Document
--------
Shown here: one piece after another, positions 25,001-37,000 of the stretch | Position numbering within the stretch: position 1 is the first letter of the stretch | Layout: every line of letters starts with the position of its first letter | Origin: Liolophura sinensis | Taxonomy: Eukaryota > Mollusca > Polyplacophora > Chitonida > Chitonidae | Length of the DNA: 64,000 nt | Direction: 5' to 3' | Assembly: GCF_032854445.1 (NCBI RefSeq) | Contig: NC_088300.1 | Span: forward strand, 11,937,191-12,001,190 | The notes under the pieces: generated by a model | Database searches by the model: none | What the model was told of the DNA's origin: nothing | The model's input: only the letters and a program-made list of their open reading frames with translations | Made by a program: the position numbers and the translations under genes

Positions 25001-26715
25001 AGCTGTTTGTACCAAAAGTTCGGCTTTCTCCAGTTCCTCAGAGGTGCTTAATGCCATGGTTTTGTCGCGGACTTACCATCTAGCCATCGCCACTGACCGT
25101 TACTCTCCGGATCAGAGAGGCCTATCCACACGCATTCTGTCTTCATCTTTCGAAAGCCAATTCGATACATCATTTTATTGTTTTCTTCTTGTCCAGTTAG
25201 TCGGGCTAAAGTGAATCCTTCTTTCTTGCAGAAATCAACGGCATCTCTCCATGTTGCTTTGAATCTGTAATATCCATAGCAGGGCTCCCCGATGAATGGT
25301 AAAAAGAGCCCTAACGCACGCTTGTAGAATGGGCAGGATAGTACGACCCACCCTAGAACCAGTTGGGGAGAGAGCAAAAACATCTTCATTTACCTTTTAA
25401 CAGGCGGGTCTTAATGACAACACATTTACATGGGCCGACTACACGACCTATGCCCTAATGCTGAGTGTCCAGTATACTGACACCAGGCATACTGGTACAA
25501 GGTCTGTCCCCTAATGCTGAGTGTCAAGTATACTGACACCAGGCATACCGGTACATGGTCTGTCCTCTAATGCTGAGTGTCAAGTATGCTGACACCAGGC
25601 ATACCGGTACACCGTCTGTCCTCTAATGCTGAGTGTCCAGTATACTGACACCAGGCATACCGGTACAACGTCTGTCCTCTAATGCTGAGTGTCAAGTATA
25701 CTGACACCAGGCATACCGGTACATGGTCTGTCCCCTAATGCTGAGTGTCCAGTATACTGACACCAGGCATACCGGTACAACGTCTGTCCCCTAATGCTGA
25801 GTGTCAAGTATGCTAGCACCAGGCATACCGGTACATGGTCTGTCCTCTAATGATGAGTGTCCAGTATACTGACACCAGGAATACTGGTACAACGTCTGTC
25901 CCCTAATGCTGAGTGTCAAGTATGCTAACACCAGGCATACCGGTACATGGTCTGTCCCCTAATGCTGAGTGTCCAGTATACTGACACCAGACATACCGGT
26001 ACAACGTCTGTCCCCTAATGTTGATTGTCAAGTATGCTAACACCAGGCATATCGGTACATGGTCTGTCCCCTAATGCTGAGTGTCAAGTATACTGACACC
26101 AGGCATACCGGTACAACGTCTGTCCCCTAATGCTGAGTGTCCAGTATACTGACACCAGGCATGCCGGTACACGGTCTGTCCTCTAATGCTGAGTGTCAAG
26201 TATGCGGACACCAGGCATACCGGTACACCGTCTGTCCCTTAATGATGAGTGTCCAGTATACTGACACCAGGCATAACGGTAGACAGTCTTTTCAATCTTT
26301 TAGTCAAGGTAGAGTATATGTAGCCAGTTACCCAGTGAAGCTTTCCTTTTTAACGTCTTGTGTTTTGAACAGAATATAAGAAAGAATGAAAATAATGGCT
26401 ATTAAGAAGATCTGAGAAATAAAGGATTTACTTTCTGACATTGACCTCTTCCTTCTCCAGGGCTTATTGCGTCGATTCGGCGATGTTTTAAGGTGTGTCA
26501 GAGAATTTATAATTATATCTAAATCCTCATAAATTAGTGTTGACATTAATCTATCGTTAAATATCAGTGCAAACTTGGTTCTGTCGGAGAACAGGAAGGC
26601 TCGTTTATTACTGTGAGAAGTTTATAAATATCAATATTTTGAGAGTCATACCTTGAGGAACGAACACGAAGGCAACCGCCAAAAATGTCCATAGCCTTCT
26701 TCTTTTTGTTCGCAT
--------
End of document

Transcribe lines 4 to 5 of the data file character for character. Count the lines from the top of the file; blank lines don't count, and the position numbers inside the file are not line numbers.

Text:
25101 TACTCTCCGGATCAGAGAGGCCTATCCACACGCATTCTGTCTTCATCTTTCGAAAGCCAATTCGATACATCATTTTATTGTTTTCTTCTTGTCCAGTTAG
25201 TCGGGCTAAAGTGAATCCTTCTTTCTTGCAGAAATCAACGGCATCTCTCCATGTTGCTTTGAATCTGTAATATCCATAGCAGGGCTCCCCGATGAATGGT